Tuesday, July 16, 2024

Jen Beattie: Culture setter

When Jen Beattie extended her Arsenal contract last summer, I will admit to being slightly caught off-guard. Beattie’s second spell at the club had been ravaged by a series of soft tissue injuries which eventually led to her having back surgery to fix a long-standing (if you will forgive the phraseology) disc bulge.

Then, of course, Beattie was diagnosed with breast cancer in October 2020. She scored in a 5-0 win over Brighton a few days after her diagnosis, which was not yet public knowledge and, in retrospect, the emotion her teammates showed in the celebration really strikes a chord.

Beattie’s role as a starting centre-back was reduced almost by physical necessity, as Arsenal signed Rafaelle last January. I, and many other Arsenal fans, expected her to leave to pursue first-team football. Beattie extended her contract and took on some pastoral roles as a mentor to Arsenal’s academy players and she spends time with the marketing department.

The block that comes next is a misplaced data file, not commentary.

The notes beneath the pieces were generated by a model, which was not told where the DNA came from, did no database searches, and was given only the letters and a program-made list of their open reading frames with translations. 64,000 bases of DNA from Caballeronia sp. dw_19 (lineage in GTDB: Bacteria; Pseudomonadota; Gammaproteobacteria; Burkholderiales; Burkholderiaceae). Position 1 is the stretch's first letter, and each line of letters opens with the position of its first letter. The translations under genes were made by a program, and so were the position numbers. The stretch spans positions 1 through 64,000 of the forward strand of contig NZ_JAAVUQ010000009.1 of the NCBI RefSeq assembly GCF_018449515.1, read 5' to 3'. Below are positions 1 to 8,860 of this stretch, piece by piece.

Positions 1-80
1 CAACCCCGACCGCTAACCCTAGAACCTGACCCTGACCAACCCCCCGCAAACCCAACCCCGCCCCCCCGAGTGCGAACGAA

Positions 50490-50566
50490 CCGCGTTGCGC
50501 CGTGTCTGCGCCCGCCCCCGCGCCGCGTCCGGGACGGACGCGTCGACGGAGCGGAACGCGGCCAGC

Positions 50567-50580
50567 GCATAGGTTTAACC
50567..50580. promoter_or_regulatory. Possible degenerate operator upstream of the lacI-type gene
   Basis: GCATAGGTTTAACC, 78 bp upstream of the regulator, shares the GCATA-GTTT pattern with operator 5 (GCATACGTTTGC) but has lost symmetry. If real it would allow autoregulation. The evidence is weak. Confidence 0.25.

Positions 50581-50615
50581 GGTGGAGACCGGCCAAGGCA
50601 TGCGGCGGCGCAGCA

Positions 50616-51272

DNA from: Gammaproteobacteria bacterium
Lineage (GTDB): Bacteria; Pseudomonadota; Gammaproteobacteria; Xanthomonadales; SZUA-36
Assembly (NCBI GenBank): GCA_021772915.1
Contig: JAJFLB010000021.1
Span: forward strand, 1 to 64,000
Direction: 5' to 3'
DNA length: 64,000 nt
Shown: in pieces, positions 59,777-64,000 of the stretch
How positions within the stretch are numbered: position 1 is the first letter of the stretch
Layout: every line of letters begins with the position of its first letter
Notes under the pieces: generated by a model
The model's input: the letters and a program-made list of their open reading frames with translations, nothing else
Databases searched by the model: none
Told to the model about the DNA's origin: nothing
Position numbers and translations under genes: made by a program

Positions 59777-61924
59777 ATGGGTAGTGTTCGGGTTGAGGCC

She told the Arsenal Women Arsecast a couple of weeks ago that she had studied business and marketing at university and was curious about that side of the game. It is clear she is thinking of her post playing career. Yet in that same interview, she stressed, “First and foremost, I am a player, I want to compete.”

Retaining Beattie made a lot of sense for Arsenal. They tied Leah Williamson and Lotte Wubben-Moy to new contracts and signed Rafaelle, they had made their bets on their three first-choice centre-halves. There was no point in losing an experienced player like Jen Beattie and then scouring the market for another fourth-choice centre-back. It would have been a waste of time and resource in a summer when Arsenal didn’t conclude all the business they wanted to do any way.